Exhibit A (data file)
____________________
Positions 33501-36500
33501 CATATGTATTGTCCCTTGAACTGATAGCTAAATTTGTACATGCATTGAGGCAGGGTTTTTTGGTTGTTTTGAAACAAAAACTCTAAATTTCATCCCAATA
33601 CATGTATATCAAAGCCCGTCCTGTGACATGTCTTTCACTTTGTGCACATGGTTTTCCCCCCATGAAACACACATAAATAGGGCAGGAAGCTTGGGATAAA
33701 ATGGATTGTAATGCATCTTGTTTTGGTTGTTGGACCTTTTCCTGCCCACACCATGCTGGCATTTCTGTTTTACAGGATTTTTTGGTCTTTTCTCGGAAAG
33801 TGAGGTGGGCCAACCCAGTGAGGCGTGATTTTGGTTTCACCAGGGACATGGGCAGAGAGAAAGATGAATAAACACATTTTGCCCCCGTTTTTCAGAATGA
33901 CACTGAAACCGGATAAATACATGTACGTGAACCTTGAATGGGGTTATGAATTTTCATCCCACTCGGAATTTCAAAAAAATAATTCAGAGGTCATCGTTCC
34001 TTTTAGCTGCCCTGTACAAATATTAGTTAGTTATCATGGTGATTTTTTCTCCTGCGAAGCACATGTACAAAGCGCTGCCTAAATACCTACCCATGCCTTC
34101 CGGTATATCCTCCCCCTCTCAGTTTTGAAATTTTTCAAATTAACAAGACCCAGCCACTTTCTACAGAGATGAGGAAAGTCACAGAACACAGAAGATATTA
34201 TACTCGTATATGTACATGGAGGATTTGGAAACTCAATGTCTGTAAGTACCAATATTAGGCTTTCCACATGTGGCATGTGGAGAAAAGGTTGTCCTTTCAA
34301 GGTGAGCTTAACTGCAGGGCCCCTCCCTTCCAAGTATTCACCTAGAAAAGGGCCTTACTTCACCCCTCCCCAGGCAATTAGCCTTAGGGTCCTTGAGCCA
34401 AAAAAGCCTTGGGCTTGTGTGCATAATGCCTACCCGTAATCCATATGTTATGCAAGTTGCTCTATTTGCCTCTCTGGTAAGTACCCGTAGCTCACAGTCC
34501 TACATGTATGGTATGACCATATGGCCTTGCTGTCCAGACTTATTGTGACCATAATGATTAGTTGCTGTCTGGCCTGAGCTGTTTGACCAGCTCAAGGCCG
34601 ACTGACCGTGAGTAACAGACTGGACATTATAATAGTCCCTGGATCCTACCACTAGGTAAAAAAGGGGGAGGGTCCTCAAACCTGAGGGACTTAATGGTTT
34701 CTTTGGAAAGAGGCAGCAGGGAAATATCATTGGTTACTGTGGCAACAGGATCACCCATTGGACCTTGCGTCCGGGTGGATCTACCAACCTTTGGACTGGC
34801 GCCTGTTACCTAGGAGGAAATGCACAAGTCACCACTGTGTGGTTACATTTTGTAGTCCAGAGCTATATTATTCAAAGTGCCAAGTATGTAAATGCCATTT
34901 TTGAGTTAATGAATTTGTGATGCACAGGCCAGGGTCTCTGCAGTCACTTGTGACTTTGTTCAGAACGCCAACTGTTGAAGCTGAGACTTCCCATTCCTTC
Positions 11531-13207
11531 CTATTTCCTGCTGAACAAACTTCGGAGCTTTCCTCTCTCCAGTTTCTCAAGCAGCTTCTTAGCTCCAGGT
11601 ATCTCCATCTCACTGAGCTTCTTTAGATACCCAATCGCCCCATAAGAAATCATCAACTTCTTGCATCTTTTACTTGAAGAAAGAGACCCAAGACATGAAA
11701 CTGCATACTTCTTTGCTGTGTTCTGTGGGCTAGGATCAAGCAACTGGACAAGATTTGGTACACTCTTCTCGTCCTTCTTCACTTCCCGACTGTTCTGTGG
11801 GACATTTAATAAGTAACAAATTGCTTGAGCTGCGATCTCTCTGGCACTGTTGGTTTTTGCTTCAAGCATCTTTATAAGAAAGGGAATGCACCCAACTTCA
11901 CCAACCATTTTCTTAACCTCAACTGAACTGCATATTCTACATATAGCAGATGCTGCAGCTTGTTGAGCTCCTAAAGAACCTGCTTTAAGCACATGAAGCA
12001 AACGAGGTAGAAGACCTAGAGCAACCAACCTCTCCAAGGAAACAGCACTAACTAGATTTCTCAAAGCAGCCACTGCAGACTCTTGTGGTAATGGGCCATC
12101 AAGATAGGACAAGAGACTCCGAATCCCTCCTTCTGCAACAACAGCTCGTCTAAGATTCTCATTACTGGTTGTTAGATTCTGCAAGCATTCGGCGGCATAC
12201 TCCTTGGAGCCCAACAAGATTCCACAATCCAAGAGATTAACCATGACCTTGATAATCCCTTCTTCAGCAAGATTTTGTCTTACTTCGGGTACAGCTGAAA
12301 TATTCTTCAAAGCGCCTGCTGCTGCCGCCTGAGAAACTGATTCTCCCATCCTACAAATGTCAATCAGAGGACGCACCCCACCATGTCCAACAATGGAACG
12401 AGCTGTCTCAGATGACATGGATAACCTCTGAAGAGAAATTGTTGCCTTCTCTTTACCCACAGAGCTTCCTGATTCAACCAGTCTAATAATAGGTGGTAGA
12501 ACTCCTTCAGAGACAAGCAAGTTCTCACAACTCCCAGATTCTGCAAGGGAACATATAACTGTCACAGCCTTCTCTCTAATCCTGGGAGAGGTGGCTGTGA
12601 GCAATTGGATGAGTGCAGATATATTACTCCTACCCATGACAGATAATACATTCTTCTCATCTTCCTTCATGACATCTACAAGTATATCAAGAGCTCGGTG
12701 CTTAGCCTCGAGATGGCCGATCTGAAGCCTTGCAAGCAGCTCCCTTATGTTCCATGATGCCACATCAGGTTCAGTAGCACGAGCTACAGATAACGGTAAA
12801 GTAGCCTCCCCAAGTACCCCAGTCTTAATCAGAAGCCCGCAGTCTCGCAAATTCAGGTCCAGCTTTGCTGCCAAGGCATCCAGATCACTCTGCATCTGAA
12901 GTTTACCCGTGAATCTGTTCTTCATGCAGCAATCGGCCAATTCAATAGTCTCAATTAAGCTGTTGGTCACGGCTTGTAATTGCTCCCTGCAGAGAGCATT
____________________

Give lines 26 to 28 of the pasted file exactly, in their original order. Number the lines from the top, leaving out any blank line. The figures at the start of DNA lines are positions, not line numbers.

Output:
12301 TATTCTTCAAAGCGCCTGCTGCTGCCGCCTGAGAAACTGATTCTCCCATCCTACAAATGTCAATCAGAGGACGCACCCCACCATGTCCAACAATGGAACG
12401 AGCTGTCTCAGATGACATGGATAACCTCTGAAGAGAAATTGTTGCCTTCTCTTTACCCACAGAGCTTCCTGATTCAACCAGTCTAATAATAGGTGGTAGA
12501 ACTCCTTCAGAGACAAGCAAGTTCTCACAACTCCCAGATTCTGCAAGGGAACATATAACTGTCACAGCCTTCTCTCTAATCCTGGGAGAGGTGGCTGTGA